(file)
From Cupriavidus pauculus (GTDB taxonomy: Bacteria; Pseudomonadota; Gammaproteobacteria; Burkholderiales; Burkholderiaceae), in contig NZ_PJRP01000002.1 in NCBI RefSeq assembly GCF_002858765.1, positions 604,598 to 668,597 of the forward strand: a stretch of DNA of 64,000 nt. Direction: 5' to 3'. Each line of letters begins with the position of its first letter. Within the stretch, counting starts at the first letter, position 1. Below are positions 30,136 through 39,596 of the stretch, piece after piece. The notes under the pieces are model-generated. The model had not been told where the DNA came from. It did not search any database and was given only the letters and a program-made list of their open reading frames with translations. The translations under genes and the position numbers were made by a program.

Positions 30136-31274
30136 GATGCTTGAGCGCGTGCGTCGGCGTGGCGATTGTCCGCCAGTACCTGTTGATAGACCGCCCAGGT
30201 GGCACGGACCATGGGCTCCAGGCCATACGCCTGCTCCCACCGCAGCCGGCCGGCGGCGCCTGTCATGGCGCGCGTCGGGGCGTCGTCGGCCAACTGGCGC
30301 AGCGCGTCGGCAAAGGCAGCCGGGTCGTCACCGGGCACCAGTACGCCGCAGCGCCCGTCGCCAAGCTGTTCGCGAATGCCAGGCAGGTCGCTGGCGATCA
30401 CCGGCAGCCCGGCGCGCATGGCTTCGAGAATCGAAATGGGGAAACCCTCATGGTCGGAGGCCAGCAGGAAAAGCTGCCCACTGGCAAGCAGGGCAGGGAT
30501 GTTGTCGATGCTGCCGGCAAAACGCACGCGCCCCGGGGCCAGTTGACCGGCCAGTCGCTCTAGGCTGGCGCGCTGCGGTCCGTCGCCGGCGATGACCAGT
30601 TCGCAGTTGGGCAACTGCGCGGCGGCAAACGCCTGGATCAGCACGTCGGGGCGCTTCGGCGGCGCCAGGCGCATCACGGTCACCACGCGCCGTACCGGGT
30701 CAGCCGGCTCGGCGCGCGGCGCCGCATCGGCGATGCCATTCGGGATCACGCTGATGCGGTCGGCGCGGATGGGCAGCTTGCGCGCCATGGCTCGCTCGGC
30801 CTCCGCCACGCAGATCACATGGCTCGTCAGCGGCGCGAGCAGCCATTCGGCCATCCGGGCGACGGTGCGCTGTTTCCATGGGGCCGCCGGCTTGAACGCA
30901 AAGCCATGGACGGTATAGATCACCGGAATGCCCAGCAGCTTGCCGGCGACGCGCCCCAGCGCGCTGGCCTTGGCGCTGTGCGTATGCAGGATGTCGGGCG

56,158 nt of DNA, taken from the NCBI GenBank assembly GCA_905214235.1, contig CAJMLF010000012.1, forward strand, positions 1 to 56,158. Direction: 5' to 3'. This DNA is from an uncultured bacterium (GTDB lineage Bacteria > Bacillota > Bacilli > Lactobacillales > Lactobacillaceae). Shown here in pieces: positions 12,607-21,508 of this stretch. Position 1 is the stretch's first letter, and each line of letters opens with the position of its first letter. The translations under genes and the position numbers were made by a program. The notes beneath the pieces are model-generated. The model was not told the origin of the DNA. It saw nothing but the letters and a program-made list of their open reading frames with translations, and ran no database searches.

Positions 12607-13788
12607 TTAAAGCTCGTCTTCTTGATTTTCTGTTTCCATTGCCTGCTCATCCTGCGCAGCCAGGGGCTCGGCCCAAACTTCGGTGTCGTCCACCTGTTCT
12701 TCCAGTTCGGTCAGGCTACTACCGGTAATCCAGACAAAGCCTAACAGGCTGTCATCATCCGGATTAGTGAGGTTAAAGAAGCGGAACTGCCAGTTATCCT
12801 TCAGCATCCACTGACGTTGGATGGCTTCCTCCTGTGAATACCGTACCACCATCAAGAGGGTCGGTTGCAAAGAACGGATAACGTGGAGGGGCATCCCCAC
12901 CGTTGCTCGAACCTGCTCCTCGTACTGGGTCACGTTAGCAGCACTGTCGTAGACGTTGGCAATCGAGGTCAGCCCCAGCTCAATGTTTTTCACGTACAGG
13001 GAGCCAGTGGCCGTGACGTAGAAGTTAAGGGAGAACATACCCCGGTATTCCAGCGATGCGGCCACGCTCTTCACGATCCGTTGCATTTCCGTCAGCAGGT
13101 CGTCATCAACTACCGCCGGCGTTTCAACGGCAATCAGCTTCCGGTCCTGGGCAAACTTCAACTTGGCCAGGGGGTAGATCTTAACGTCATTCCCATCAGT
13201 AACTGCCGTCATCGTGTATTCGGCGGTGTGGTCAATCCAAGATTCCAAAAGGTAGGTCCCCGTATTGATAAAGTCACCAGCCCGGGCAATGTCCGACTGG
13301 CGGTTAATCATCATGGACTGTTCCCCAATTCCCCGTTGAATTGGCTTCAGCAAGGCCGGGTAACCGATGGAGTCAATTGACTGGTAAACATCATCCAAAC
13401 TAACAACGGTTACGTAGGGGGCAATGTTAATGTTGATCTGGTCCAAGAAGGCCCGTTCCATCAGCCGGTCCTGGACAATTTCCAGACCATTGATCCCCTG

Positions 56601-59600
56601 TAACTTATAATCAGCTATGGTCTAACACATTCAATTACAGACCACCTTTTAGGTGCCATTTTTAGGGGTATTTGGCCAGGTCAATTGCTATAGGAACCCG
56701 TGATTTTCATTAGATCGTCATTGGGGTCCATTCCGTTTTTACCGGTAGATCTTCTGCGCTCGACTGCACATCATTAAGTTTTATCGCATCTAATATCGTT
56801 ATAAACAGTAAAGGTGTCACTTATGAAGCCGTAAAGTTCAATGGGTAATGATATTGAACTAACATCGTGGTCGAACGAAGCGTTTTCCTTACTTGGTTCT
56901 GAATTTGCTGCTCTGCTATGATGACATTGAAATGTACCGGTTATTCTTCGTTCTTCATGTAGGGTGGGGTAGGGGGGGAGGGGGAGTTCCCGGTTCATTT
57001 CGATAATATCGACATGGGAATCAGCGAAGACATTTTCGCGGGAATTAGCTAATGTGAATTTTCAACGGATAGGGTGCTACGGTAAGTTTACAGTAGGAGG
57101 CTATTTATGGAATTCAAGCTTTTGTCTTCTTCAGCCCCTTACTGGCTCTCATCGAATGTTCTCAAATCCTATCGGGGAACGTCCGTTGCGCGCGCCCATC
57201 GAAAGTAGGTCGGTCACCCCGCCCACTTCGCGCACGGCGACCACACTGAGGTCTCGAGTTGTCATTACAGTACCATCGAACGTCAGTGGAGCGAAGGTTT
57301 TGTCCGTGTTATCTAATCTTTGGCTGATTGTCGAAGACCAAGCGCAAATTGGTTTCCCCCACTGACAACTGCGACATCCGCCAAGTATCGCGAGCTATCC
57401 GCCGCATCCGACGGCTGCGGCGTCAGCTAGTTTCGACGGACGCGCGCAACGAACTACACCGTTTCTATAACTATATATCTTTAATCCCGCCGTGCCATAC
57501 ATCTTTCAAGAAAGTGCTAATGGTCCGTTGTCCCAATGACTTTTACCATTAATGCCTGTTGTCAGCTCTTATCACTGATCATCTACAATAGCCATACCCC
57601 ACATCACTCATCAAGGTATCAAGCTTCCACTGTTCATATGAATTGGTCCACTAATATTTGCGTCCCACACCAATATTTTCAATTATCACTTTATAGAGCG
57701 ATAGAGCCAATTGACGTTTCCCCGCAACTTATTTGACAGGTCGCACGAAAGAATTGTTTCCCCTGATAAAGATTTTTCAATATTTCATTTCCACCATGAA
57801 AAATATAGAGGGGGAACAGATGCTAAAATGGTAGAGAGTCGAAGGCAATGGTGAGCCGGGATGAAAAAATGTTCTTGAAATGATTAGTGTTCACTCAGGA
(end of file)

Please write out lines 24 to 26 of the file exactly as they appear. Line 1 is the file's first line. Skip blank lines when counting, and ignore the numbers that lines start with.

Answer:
56601 TAACTTATAATCAGCTATGGTCTAACACATTCAATTACAGACCACCTTTTAGGTGCCATTTTTAGGGGTATTTGGCCAGGTCAATTGCTATAGGAACCCG
56701 TGATTTTCATTAGATCGTCATTGGGGTCCATTCCGTTTTTACCGGTAGATCTTCTGCGCTCGACTGCACATCATTAAGTTTTATCGCATCTAATATCGTT
56801 ATAAACAGTAAAGGTGTCACTTATGAAGCCGTAAAGTTCAATGGGTAATGATATTGAACTAACATCGTGGTCGAACGAAGCGTTTTCCTTACTTGGTTCT